Away from the more touristy areas of Hong Kong, getting to the monastery is not so difficult. The nearest subway station is the Sha Tin (light blue line) and on leaving the station you need to head towards the mall and enter the street lateral to it – the entrance is a paved path surrounded by trees.
After arriving at the entrance is when the challenge begins: there are 431 steps to actually reach the top of the monastery, and the heat and humidity can make the task less enjoyable. But along the way you will have the company of 500 statues of Ahrat (one who has already attained enlightenment) each different from one another.
The place is not a functioning monastery, since no monks live there. In total there are 5 temples, 4 pavilions, one pagoda and one veranda. Of the temples, the main one is the Temple of the Ten Thousand Buddhas, that in fact does not have only 10,000, but 13,000 statues of Buddha that go floor to the ceiling, covering all walls.
The monastery was founded in 1949 and finished in 1957 by the Reverend Yuet Kai, who dedicated his adult life to Buddhism. Although he was in old age, he joined the other disciples to personally carry the temple building materials to the top of the mountain.
About the founder: Just after leaving home, the Rev. Yuet Kai burned two fingers of his left hand. Then he cut a piece of his breast so that he could divide them and so light up 48 lanterns in oil and offer them to Buddha, making 3 votes to show his dedication: Never seek a life of luxury; read and study all the Buddhist scriptures; and benefit the greatest number of people through the spread of Buddhism.
Entry is free and it is prohibited to take photos inside the Temple of the Ten Thousand Buddhas.
Street markets are part of Asian culture. In Hong Kong, Temple Street Night Market is the best known, with opening hours from 4 pm to midnight. The nearest subway station is Jordan (red line).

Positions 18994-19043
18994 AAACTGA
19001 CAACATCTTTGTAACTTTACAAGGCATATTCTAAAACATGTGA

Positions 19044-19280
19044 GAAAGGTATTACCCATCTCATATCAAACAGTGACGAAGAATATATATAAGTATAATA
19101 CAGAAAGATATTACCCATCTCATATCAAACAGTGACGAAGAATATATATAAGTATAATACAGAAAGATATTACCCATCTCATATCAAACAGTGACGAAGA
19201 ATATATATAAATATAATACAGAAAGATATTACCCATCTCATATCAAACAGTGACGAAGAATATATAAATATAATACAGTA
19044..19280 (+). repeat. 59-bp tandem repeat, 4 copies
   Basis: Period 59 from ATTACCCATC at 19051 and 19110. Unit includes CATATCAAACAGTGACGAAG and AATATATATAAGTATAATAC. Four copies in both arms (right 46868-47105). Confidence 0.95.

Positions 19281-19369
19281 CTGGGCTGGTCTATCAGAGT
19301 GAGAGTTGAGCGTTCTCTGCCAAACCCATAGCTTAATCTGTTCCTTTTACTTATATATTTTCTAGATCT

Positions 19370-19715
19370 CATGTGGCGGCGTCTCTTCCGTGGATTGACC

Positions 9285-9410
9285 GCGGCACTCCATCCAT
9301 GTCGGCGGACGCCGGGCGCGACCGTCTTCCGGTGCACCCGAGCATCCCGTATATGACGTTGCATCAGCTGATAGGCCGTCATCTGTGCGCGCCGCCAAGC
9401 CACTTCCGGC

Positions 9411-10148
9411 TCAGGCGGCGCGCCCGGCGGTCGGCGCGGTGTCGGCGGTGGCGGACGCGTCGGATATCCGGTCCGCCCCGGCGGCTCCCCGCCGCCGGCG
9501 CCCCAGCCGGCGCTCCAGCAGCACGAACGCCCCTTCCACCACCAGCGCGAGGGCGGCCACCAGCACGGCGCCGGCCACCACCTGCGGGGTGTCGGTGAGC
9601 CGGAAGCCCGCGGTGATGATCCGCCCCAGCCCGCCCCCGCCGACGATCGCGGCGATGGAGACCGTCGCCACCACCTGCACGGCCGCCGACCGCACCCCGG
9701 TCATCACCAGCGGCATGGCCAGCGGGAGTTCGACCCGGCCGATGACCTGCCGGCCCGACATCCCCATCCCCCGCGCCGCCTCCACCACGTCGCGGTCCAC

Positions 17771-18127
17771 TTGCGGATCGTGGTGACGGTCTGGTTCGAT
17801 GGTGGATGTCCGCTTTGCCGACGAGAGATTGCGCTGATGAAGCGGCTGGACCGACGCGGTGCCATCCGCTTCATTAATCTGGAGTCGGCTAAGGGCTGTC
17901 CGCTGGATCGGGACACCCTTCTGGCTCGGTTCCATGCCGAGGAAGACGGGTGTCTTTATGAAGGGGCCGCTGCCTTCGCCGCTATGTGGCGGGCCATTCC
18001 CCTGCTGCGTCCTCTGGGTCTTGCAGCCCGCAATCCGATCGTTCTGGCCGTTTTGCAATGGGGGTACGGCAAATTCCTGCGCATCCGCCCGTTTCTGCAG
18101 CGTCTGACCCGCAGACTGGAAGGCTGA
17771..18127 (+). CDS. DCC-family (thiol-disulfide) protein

There you can find several stands selling bags, clothes, bags, cell phones, pen drives, and everything else. The quality of everything can be questioned, but you can go just to look and eat something, as there are also restaurants nearby that sell local food.
For those who want to buy something, the slogan in these places is: negotiate. The initial price is always inflated, considering that the customer will bargain until the reduction.
Find photogenic places
Walking around without a destination in Hong Kong is guaranteed to find photogenic places. But if you want to go with a certain purpose, be sure to check out Old Town’s street arts and antiques shops spread around the area.
Another attraction that is not touristic, but has become very popular is the basketball court of Choi Hung Estate, which is one of the oldest and most famous housing estates in Hong Kong and has gained tremendous visibility because of social media.
Boat ride in Victoria Harbor
The boat ride across the bay is one of Hong Kong’s most popular tours, from which you can see both Hong Kong Island and Kowloon.
But if you do not want to go on a boat trip, at least try to go to Victoria Harbor to see the Hong Kong skyline (go in the late afternoon and enjoy the change of lighting of the buildings with the arrival of the night).
Symphony of Lights
The Symphony of Lights is a free music and lighting show that takes place every night at 8 pm and lasts about 15 minutes. If you have already seen the show in other cities, you can skip this part, if you want.
For those who enjoy it, Hong Kong has several malls with numerous luxury stores – and all the shops are tax free. So, if you have a shopping list, take the time to visit one of them. If you want visit just one, then go to Harbor City.
Hong Kong was a wonderful surprise and we’ll be back. Thank you for your visit and I hope you enjoyed it.